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Africa: Nothing to eat as food crisis is escalating

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Nothing to eat as food crisis is escalating
Hungry African child eating biscuits

The food crisis in Africa has been exacerbated by a changing climate, increased war, and unproductive farming, according to the International Committee of the Red Cross (ICRC), which has called for immediate and long-term measures.

According to recent assessments by the Food and Agriculture Organization (FAO) and the African Union, the food crisis affects an estimated 346 million people in Africa (AU).

“Food and water are in short supply. You can flee the battle, but you won’t be able to flee the drought “Deeko Adan Warsame, the chair of Guriel’s women’s council in northern Somalia, agrees. Ms Warsame’s statements encapsulate Africa’s severe food crisis, which is set to worsen in the coming months. Somalia has been very heavily struck. The ongoing drought has put livestock, a vital source of income in the Horn of Africa, in jeopardy. It compounded previously unheard-of animal losses due to a lack of forage and water.

The remaining animals have become famished and weak as a result of the loss of 1.5 million livestock. Crop production in the region is between 58 percent and 70 percent below average.

What is happening in Somalia is also happening in neighboring countries in the Horn of Africa, as well as in the Sahel zone.

In recent years, rain-fed agriculture in the Horn of Africa has nearly universally failed. Many farmers have no choice but to abandon their land and relocate to major cities in search of alternate sources of income.

Malnutrition rates are rising as people’s purchasing power declines and access to nutritious food and treatment becomes more limited. Kenya and the Central African Republic are also experiencing high malnutrition rates.

“This is a calamity that is mostly going unrecognized. Millions of people go hungry, and children die as a result of malnutrition “Dominik Stillhart, the International Committee of the Red Cross’s global operations director, agrees.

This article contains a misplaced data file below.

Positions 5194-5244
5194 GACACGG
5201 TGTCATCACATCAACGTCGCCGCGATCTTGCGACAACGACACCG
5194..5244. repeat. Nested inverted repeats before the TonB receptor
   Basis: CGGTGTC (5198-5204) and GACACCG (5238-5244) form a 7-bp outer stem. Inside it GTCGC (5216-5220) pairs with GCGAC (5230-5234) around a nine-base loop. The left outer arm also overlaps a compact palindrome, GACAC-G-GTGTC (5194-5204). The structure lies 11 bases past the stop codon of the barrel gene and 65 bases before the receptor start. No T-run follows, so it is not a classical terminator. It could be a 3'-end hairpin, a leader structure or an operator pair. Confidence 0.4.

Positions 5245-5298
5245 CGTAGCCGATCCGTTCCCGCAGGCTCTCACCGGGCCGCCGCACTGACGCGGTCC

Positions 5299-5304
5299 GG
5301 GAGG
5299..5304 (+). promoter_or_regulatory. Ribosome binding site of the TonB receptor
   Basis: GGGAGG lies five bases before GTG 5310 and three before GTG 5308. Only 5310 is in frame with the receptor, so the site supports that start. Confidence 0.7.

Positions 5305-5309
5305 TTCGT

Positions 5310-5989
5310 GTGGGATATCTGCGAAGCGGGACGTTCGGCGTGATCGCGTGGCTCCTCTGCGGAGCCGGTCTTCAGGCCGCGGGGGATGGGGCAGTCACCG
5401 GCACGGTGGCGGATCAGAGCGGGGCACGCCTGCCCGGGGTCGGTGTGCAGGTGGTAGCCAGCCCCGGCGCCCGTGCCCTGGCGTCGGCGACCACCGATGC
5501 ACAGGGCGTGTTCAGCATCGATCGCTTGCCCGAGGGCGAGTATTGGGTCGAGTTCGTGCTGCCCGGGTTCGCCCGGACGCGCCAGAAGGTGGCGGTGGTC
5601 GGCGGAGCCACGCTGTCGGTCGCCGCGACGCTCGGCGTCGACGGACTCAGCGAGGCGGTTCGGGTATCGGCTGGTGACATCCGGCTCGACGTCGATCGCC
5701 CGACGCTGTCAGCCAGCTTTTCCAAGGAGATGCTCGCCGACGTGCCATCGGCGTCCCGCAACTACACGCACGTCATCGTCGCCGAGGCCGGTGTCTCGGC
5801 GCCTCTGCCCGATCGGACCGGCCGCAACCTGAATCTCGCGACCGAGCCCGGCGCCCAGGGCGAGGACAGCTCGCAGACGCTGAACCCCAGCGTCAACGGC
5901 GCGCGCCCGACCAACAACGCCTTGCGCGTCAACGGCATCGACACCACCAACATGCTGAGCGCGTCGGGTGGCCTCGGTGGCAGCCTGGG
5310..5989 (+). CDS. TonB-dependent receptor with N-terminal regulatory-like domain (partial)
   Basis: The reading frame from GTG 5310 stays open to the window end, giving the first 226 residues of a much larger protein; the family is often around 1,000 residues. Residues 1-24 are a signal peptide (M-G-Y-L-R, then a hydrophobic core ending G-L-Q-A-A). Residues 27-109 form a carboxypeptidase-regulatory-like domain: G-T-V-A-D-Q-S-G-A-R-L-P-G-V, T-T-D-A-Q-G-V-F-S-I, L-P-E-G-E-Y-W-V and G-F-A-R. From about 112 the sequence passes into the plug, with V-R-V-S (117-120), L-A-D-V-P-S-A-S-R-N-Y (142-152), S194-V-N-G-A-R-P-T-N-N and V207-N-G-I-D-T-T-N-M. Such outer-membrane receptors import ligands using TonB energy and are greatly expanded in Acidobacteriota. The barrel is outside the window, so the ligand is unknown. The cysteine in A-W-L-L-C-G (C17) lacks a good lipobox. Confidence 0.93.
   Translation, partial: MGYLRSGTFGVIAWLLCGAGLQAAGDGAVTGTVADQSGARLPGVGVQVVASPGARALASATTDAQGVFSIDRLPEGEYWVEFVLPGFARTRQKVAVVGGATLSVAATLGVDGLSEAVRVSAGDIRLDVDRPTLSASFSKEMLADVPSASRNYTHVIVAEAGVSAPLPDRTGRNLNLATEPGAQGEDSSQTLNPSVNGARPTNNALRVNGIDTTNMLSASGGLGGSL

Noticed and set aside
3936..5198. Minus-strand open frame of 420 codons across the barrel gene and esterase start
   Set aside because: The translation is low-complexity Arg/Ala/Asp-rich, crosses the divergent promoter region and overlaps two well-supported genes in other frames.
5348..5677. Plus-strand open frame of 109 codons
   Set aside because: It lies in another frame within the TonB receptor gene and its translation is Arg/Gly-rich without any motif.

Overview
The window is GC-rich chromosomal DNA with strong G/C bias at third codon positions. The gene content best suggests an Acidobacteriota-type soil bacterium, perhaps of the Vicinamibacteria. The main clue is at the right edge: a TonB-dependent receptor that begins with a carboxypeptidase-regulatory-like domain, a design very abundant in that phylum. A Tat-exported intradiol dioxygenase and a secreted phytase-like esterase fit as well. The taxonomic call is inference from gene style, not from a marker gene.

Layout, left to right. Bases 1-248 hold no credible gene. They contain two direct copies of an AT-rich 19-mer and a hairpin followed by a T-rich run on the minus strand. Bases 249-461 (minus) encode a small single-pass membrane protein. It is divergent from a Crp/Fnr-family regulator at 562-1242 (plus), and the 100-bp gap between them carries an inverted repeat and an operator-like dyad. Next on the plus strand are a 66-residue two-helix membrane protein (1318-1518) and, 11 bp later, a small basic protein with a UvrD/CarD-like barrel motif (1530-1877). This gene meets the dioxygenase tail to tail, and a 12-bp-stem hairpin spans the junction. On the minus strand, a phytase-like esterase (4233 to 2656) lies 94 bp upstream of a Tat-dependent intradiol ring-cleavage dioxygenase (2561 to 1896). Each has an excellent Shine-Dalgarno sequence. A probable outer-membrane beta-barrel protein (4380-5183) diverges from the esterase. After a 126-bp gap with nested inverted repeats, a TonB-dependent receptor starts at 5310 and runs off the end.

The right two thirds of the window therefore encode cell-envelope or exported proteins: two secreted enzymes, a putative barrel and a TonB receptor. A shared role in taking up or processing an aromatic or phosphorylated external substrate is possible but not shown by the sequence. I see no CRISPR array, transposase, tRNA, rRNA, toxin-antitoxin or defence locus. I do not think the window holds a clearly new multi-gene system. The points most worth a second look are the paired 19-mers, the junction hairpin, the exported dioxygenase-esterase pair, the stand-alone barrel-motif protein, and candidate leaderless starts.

From Mauritania and Burkina Faso in the west to Somalia and Ethiopia in the east, the continent is gripped by a food crisis. In response, the ICRC will expand operations in ten countries, working together with other Red Cross and Red Crescent Movement components to assist an extra 2.8 million people.

“We’re expanding our activities in Somalia, Kenya, Nigeria, Burkina Faso, and other countries to help as many people as possible,” Mr. Stillhart says, “but the number of people going without food and water is startling.

In the Central Africa’s Democratic Republic of the Congo, 27 million people, or 25% of the population, suffer from severe food insecurity.

Conflict and the impact of the COVID-19 pandemic on markets have had a negative influence on inhabitants in Central and West Sahel.

Conflict in the region has wreaked havoc on the economy and prompted more than seven million people to flee their homes. Burkina Faso is the country with the fastest surge in displaced individuals, with a nearly three-fold increase in the last year.

The situation in the Sahel, particularly in Mali, Niger, and Burkina Faso, is particularly concerning, as a combination of food shortages and conflict drives populations to the edge. Violence is upsetting the socio-economic balance that has prevailed for decades, exacerbating the food and water shortages.

Malnutrition affects 10.5 million individuals in Burkina Faso, Mali, Niger, and Mauritania, according to estimates. During the upcoming lean season, almost 1.2 million individuals are expected to be in stage four of the food insecurity index (the period between harvests).